Course Chemistry Of Carbohydrates, Lipids & Nucleic Acids PDF
The term ‘Carbohydrates’ describes a group of organic compounds, ranging from simple sugars through polysacchacharides, which form some of the important structures in the biosphere. Carbohydrates are the most abundant biomolecules on earth. Thus the term “carbohydrates” includes compounds such as simple sugars (glucose and galactose), storage carbohydrates (starch and glycogen )and complex carbohydrates (cellulose and a bacterial cell wall peptidoglycans). In this unit you are going to study carbohaydrates, their physical property, classification, functions and stereochemistry.
By the end of this units you are expected to know:
• What carbohydrates are;
• The various classification of carbohydrates;
• Physical property of carbohydrates;
• Different roles played by carbohydrates in living system;
• Stereochemistry of carbohydrates.
3. Definition of Carbohydrates:
Carbohydrates can be defined as polyhydroxy aldehydes or ketones, or as substance that yield one of these compounds on hydrolysis. Many but not all carbohydrates have the empirical formula (CH2O)n , where n is three (3) or greater than three. However, this formula does not fit in for all carbohydrates because some carbohydrates have been found to contain nitrogen, phosphorus or sulfur while some are deoxysugars eg deoxyribose.
The occurrence of the ratio of one molecule of water to one atom of carbon led to the name “hydrates of carbon” or “carbohydrates”. However this name is not applicable to all carbohydrates because of the aforementioned reason of the presence of nitrogen, phosphorus or sulfur.
3.1. Classification of Carbohydrates:
Carbohydrates are classified into (3) three major classes. These are: Monosaccharides, Oligosaccharides and Polysaccharides. The word “saccharide” is derived from the Greek word “sackaron” meaning sugar.
Monosaccharides are simple sugars consisting of single polyhydroxy aldelyde or ketone unit. The most abundant monosaccharide in nature is the six-carbon sugar D-glucose. Other monosaccharides include: Mannose, Galactose and Fructose.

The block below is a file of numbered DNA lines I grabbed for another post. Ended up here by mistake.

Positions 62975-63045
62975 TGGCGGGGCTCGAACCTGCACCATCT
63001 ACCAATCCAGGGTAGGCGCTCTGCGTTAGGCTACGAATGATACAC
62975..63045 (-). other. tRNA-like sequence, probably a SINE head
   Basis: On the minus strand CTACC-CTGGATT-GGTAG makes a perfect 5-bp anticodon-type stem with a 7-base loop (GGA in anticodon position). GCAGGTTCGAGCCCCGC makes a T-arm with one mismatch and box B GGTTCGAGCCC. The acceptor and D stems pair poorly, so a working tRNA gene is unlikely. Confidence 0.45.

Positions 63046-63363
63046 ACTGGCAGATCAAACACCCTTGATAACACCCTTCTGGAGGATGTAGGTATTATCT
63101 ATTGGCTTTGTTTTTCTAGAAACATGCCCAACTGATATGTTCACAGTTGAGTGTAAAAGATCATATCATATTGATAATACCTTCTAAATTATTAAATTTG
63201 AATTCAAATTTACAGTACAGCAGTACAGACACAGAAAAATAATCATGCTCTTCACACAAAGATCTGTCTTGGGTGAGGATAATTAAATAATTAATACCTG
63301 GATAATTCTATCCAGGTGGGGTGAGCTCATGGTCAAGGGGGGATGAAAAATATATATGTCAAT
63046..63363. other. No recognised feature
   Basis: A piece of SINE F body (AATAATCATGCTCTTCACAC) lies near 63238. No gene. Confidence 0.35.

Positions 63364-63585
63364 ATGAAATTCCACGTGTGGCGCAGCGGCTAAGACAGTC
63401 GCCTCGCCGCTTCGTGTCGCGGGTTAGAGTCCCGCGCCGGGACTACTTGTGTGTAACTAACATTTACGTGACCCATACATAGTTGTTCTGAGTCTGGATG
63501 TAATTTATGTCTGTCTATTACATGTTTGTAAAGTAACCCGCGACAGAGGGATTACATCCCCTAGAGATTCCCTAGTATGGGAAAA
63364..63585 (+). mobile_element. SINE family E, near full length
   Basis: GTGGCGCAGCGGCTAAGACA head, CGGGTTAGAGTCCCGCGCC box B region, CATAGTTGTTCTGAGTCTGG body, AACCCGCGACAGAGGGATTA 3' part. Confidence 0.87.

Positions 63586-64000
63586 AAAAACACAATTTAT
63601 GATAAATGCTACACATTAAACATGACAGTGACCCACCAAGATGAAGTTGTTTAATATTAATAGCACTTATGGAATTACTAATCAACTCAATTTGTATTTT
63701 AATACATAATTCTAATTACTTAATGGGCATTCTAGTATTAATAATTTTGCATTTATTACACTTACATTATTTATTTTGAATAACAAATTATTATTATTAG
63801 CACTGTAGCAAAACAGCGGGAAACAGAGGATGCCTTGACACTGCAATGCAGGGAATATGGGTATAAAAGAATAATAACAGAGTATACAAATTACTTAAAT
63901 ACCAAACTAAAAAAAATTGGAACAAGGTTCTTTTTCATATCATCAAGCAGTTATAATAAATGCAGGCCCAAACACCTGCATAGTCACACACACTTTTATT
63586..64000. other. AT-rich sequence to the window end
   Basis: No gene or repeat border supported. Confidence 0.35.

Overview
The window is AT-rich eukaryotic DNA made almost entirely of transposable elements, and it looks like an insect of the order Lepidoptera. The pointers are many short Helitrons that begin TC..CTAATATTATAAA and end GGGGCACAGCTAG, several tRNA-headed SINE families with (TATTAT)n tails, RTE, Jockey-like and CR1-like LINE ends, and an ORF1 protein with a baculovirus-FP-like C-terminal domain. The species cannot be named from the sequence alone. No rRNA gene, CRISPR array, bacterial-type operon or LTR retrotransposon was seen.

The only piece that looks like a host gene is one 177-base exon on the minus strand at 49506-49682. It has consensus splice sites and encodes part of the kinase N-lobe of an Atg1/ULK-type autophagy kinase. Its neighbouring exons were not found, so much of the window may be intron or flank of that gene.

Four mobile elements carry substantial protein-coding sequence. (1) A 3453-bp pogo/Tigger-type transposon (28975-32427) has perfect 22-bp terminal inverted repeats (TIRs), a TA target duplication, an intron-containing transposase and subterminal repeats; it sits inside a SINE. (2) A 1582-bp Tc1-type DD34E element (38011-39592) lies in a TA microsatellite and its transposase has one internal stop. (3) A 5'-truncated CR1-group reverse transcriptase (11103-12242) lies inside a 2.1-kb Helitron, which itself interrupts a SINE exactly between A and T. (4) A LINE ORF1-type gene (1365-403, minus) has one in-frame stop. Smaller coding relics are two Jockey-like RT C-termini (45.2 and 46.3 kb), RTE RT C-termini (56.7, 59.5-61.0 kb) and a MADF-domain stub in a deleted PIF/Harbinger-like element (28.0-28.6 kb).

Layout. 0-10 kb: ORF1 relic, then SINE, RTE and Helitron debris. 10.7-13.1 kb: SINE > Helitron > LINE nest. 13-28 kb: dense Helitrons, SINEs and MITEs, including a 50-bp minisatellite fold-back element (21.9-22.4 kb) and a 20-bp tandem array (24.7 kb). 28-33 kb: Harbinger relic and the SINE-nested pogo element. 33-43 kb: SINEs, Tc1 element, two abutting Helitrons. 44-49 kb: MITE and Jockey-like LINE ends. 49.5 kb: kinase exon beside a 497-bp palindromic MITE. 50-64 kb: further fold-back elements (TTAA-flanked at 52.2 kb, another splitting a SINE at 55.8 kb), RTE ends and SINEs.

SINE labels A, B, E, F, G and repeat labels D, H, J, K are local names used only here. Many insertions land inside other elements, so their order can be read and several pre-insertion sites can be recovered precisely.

Oligosaccharides consists of short chains of monosaccharide units or residues joined by characteristic linkage called glycosidic bonds. The most abundant ones are the diasaccharides which contain two monosaccharide units joined together by the glycosidic bond. Typical example is sucrose which consists of two six carbon sugars, D-glucose and D-fructose.
Polysaccharides are sugar polymers that occur in a continuous range of sizes, they usually contain more than 20 monosaccharide units. Polysaccharides may have hundreds and thousands of monosaccharides units joined together by glycosidic bonds.
3.2. Function/Role of Carbohydrates:
One of the primary role/function of carbohydrates is that they serve as nutrients to cells e.g glucose
• Carbohydrates also functions as form by which energy is stored in cells e.g. glycogen is the storage form of energy in animal cell while cellulose is the storage form of energy in plant cells.
• Carbohydrates function in serving as structural components of cells and tissue e.g chitin found in insects and cellulose found in plants.
• Carbohydrates like peptidoglycans serve as ‘ground substance’ in connective tissues ( a gelly-like material) that is very important to the proper functioning of the tissue).
• Carbohydrates e.g. Hyaluronic acid can also serve as lubricants due to their viscosity in joint.
• Carbohydrates e.g. Oligosaccharides serve as components of glycoprotein where they are involved cellular/molecular recognition.
• Carbohydrates e.g. Galactose and fucose also function as antigenic determinant of blood group (ABO) system.
• Carbohydrates, e.g. Sialic acid serve protecting roles, they shield oligosaccharides of glycoconjugates from the action of hydrolytic enzymes.
• Carbohydrates, e.g. glycolipids play role in infection in that they serve as site or recognition by toxins such as cholera toxins and pertusis toxin.
|Course Chemistry Of Carbohydrates, Lipids & Nucleic Acids PDF|